The monsters at Sesame Street and the folks at Vanity Fair present quotes from famous Hollywood movies.
Big Bird has exactly the emotional range of Ronald Reagan.
March 15, 1941 -
The first of three appearances of Cecil Turtle, Tortoise Beats Hare, premiered on this date.
Cecil is one of the very few characters who was actually able to beat, Bugs Bunny and the only one to do so three times in a row and at the rabbit's own game.
March 15, 1946 -
Columbia Pictures released Charles Vidor's film-noir classic, Gilda, starring Rita Hayworth and Glen Ford on this date.
Rita Hayworth had to wear a corset while shooting "Put the Blame on Mame," as she had given birth to her first daughter, Rebecca Welles, months before filming.
March 15, 1956 -
The landmark science-fiction film, Forbidden Planet (think The Tempest in Outer Space) , premiered on this date.
Star Trek creator Gene Roddenberry has been quoted as saying that this film was a major inspiration for that series. Perhaps not accidentally, Warren Stevens, who plays "Doc" here, would later be a guest star in 1968's Star Trek: By Any Other Name, where the true shape of the alien Kelvans, like the Krell in this movie, was implied to be extremely non-humanoid but never shown.
March 15, 1972 -
The greatest film ever about pasta sauce making and risk aversion management, The Godfather, premiered in New York City on this date.
Lenny Montana (Luca Brasi) was so nervous about working with Marlon Brando that in the first take of their scene together, he flubbed some lines. Director Francis Ford Coppola liked the genuine nervousness and used it in the final cut. The scenes of Luca practicing his speech were added later.
March 15, 1977 -
Everybody was first welcomed to The Regal Beagle when Three's Company, starring John Ritter, Joyce DeWitt, and Suzanne Somers, premiered on this date.
The title of the pilot episode is "A Man About The House". This is in reference to the title of the UK comedy, "Man About The House", that "Three's Company" is based on.
Don't forget to check out Dr. Caligari's Cupboard
Today in History:
March 15, 44 BC -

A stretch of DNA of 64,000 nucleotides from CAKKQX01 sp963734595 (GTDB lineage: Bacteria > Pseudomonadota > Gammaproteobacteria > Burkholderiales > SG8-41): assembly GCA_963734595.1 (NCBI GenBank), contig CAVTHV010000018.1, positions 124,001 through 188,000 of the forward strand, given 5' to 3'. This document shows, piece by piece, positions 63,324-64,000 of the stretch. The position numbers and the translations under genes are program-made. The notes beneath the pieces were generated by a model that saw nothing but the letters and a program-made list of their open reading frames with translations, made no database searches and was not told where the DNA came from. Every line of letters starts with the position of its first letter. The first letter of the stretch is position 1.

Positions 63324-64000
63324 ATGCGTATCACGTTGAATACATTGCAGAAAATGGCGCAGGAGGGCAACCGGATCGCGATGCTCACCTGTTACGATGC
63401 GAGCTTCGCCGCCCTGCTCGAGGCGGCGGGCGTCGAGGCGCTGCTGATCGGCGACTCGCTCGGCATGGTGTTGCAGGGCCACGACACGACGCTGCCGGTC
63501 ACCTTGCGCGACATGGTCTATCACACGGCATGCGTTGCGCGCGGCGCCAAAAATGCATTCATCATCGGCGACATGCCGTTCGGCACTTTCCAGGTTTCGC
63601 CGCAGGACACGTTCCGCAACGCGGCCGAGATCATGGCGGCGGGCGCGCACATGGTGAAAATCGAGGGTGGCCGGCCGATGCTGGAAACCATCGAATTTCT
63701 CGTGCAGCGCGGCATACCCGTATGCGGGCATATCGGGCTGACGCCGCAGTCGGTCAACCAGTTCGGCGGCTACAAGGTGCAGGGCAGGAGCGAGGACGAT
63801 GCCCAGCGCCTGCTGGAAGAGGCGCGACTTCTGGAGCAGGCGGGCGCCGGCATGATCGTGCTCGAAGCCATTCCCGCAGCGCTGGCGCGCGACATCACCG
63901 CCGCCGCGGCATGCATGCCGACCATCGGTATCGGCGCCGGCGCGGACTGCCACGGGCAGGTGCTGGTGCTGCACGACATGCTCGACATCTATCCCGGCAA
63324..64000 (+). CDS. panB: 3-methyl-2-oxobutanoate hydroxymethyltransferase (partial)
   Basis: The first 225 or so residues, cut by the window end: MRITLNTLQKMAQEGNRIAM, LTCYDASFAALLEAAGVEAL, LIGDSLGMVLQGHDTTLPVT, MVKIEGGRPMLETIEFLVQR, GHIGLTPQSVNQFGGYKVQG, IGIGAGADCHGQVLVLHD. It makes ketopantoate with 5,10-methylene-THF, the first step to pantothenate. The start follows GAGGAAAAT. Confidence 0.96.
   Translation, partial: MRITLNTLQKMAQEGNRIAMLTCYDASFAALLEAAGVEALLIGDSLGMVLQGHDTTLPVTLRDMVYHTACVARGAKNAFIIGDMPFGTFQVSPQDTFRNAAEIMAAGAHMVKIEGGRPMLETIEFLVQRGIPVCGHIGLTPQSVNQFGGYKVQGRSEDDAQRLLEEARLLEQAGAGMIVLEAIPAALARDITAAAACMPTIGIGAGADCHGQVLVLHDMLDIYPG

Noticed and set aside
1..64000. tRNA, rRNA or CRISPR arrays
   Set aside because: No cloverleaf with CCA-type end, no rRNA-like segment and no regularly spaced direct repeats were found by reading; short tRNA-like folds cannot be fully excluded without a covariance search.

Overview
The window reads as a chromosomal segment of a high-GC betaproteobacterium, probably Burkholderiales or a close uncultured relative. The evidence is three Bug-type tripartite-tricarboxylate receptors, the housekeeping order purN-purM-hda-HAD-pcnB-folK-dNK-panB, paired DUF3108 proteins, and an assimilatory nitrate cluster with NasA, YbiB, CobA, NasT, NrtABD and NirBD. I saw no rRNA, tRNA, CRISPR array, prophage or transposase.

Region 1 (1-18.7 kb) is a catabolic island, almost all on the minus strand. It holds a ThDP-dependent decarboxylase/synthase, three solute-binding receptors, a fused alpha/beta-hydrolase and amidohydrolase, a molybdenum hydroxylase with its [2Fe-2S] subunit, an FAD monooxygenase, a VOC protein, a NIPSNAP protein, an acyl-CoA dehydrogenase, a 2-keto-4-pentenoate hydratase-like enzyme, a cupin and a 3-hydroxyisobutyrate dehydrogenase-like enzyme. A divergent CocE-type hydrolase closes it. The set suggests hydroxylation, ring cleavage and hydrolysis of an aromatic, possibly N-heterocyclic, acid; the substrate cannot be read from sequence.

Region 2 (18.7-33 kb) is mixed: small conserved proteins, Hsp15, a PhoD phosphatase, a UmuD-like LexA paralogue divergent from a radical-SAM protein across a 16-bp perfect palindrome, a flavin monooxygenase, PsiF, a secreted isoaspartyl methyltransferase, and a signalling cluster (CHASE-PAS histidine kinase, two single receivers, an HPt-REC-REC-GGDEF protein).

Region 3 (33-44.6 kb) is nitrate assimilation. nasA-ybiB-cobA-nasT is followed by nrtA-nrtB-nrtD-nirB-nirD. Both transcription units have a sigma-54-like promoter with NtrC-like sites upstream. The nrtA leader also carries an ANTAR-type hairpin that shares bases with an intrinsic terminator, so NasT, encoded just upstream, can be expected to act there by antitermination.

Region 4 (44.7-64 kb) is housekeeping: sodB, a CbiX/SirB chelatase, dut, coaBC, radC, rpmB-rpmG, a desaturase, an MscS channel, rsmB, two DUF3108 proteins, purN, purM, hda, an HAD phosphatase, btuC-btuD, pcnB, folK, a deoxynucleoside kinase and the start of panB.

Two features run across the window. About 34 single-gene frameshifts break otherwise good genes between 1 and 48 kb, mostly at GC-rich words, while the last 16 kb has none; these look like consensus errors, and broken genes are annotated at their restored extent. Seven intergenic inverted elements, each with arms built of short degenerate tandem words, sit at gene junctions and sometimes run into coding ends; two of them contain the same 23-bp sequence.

Julius Caesar, already warned to be wary on this the Ides of March by the astrologer Spurinna, was assassinated with pointy knives by a group of Senators, including Brutus and Cassius, at the Pompey theater.
They were angry at him because he had crossed the Rubicon. Later Marc Antony borrowed everyone's ears and told them that Brutus was an honorable man, which upset them so much they had a Civil War.
Sixteen centuries later, more or less, William Shakespeare immortalized the story and eventually Marlon Brando got to play Marc Antony, so everyone was happy in the end.
Caesar is also celebrated because he wrote a famous book called The Garlic Wars, which begins with the famous line, All garlic is divided into three cloves. It also includes the line - veni, vidi, vinci, the exact meaning of which is still a matter of debate but, if my own Latin studies are worth anything, probably involves Druids and hollandaise sauce.
March 15, 1812 -
Luddites attack Frank Vickerman's wool processing factory at Taylor Hill in West Yorkshire, on this date, resulting in general destruction and attempted arson.
So now you know more about Luddites than you thought you ever would (remember, smash the iWatches.)
Today's episode of Oh, that Wacky Russian Revolution:
At two o'clock in the morning on March 15, 1917 the Tsar sent word to Petrograd that he was awfully sorry about the war and starvation and everything, but that he had some really good ideas about what they could do now, was looking forward to working with them, believed that healthy debate was a symptom of good government, and so on.
And so at three o'clock in the afternoon, Nicholas abdicated in favor of his son (who had measles).
At 11:15 pm, Nicholas signed a proclamation that both he and his son (who had measles) would abdicate in favor of his brother, the Grand Duke Mikhail.
The next day, the new government told Nicholas, his son (who had measles), and the Grand Duke Mikhail to blow it out their asses. (It seems that they were anally fixated.)
March 15, 1950 -
New York City suffering through a persistent drought, hired for $100 a day - a very large sum in those times, particularly for a scientist - Dr. Wallace E. Howell, a meteorologist to make rain, on this date. Dr. Howell, who had participated in early scientific research into cloud seeding, set up shop at Floyd Bennett Field in Brooklyn, using a police airplane to sprinkle silver iodide crystals into clouds over the Catskill watershed.
March 15, 1964 -
Richard Burton and Elizabeth Taylor, finally legitimized their scandalous affair and were married on this date.
Both were already married – he was married at the time to former actress Sybil Williams, she to her fourth husband Eddie Fisher, who she had famously ‘stolen’ from Debbie Reynolds.
And so it goes.